For more than a year and a half supporters of the war in Afghanistan have steadily peddled the argument that one of the reasons that the US must stay militarily engaged in the region (and especially in Afghanistan) is to support Pakistan, particularly in its fight against radical extremists. The Obama Administration has even hailed a new strategic partnership with Islamabad.
But the latest twist in the Raymond Davis saga should throw some mighty cold water on that notion.
For those who haven’t followed the Davis story closely he is a US diplomat who was arrested several weeks ago for shooting two Pakistanis, allegedly in self-defense. Here’s the problem, Davis is a member of the US embassy’s technical and administrative staff, which means that he has fairly absolute diplomatic immunity and should be released from prison.
Yet, this hasn’t stopped Pakistan from charging Davis with murder and detaining him and just yesterday the provincial court that has jurisdiction over the case has said it will be holding Davis for another three weeks until the issue of his immunity is resolved.
Let’s put aside for a second that this case seems to represent a fairly clear cut violation of international law. Pakistan is one of America’s largest foreign aid recipients and one of our supposedly most important allies in the region; just this week the Chairman of the Senate Foreign Relations Committee John Kerry traveled to Islamabad to try and resolve the issue – and was rebuffed; and the Obama Administration has steadily escalated the issue even threatening a downgrade in US-Pakistan relations in order to resolve the dispute.
Yet, Pakistan still refuses to release Davis. Indeed the announcement, even after Kerry’s visit, that the matter will need another three weeks of consideration is a huge diplomatic slap in the face to the United States and especially this Administration.
Now I understand that the Pakistan government has some issues with anti-US attitudes in the country (clearly through some fault of their own) . . . and I know that Pakistan allows NATO supply trucks to transit the country and it allows US military drones to attack suspected al Qaeda terrorists (as well as those Pakistan Taliban groups that threaten the Pakistani state). But shall we catalog for a moment all the ways in which Pakistan is not just a lousy ally, but is actually undermining US interests.
1) Is home to Osama bin Laden and other top al Qaeda lieutenants (and has been for 9 years) and has made little effort to deal with the issue.
2) Is home to terrorist training camps like one where the Times Square bomber was trained – and also has made little effort to deal with that issue.
3) Is actively supporting an insurgent group in Afghanistan that is killing US soldiers on a regular basis.
4) Provides safe haven to that same insurgency and even after repeated US demands/requests/inducements has offered no indication they are willing end its support for these groups.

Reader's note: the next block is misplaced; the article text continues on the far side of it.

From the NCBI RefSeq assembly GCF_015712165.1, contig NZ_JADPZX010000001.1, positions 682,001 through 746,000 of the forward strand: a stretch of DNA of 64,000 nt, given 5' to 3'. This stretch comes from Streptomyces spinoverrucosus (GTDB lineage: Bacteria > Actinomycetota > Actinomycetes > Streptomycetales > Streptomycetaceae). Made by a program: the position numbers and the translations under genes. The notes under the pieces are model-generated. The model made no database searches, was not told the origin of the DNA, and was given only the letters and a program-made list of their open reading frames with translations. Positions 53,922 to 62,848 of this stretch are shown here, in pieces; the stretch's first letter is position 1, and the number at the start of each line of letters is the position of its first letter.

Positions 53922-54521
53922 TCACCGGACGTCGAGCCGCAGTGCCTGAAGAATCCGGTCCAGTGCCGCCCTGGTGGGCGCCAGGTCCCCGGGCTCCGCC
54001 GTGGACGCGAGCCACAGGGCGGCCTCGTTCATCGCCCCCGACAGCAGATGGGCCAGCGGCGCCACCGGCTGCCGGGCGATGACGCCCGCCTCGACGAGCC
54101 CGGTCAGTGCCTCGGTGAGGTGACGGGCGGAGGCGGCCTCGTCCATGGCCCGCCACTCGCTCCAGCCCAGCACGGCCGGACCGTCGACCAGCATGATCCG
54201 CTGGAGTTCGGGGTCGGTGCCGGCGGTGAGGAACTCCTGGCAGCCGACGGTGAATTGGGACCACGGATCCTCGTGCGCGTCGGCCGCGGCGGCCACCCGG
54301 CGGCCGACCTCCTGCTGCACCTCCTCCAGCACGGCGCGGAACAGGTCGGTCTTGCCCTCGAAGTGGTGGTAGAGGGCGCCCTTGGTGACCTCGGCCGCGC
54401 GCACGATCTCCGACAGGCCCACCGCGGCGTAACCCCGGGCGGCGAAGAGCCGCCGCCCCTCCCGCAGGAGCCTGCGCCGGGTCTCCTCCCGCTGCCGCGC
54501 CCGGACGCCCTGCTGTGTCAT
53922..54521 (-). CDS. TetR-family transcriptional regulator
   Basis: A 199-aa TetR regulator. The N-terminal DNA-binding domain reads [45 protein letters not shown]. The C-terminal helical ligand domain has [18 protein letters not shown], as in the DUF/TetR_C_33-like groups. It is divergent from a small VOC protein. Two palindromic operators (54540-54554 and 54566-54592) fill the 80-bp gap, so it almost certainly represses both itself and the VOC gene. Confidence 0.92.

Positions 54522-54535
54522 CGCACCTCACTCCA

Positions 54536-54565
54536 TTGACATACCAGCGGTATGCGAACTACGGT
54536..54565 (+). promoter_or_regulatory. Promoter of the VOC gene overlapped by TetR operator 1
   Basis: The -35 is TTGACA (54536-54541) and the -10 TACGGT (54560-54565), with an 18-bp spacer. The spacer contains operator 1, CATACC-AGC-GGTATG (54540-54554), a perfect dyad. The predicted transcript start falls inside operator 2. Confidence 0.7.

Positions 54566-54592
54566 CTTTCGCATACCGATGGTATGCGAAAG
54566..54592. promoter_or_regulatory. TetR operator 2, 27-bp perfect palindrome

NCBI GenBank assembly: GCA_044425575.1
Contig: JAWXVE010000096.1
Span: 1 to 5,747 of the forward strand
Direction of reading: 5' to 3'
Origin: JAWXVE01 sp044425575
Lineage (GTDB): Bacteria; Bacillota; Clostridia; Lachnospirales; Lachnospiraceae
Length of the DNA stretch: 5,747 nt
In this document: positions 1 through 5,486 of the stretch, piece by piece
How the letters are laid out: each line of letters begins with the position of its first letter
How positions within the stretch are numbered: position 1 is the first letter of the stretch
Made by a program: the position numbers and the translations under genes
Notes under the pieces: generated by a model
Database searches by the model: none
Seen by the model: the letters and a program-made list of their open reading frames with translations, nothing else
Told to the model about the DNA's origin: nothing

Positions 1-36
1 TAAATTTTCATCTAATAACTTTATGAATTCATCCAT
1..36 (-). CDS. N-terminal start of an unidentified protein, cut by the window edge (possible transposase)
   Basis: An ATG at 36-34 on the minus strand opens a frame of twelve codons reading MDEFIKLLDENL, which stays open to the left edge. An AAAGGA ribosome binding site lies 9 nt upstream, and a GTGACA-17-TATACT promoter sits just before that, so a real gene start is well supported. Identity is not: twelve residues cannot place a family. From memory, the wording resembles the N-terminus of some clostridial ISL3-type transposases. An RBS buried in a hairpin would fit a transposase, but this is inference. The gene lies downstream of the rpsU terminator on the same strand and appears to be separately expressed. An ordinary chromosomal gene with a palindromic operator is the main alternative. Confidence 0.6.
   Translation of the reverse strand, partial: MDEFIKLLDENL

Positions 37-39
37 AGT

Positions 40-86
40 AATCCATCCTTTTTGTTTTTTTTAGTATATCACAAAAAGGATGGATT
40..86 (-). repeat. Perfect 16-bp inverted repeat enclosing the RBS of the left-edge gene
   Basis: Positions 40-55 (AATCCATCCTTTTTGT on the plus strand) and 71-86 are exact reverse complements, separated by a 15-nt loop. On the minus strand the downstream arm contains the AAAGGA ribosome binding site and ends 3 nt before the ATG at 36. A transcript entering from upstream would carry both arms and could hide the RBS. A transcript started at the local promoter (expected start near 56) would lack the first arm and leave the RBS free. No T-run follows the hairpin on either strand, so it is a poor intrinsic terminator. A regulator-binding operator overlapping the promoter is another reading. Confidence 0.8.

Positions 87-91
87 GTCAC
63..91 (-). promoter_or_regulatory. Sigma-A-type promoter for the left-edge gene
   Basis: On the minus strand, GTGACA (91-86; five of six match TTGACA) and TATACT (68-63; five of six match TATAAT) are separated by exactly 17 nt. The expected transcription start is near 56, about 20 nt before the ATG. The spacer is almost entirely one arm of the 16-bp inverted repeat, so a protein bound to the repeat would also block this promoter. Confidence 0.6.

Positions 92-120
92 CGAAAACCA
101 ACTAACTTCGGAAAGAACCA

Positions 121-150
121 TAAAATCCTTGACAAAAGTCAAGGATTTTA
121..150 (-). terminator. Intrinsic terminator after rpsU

5) Has created a diplomatic incident with the United States over the arrest of a protected US diplomat.
Does this sound like the behavior of a country that is interested in a strategic partnership with the United States?
Now granted I understand that it can be a long and drawn-out process of improving relations, but after 9 years shouldn’t it be obvious that the United States has made virtually no progress in turning Pakistan into a true strategic ally of the United States. If Islamabad feels little compunction about openly violating international law and US diplomatic demands does anyone really believe they will suddenly turn around and be of assistance against the Taliban or even jihadist groups that threaten America?
Pakistan will support the US only insofar as it bolsters Pakistani national interests – and as we’ve seen repeatedly the Pakistan government is either too weak to be a strategic partner of the US or is simply not interested. Or even worse, they understand that no matter what they do; no matter how many sharp sticks they put in the eye of the United States there will be little to no consequences because we need Pakistan a lot more than they need us. How many more pieces of evidence do we need before it becomes abundantly clear that Pakistan is not interested in doing anything to help the US that would even slighly undermine Pakistan’s own interests?
If the Davis incident shows us anything it is a reminder of how little leverage we have with Pakistan, what little ability we have to shape Pakistan’s behavior and how tenuous US-Pakistani relations remain. At what point will US policymakers wake up to that reality and respond accordingly?
Michael A. Cohen is a Senior Fellow at the American Security Project and the author of Live From the Campaign Trail: The Greatest Presidential Campaign Speeches of the 20th Century and How They Shaped Modern America (Walker Books: 2008). This article originally appeared on democracyarsenal.org.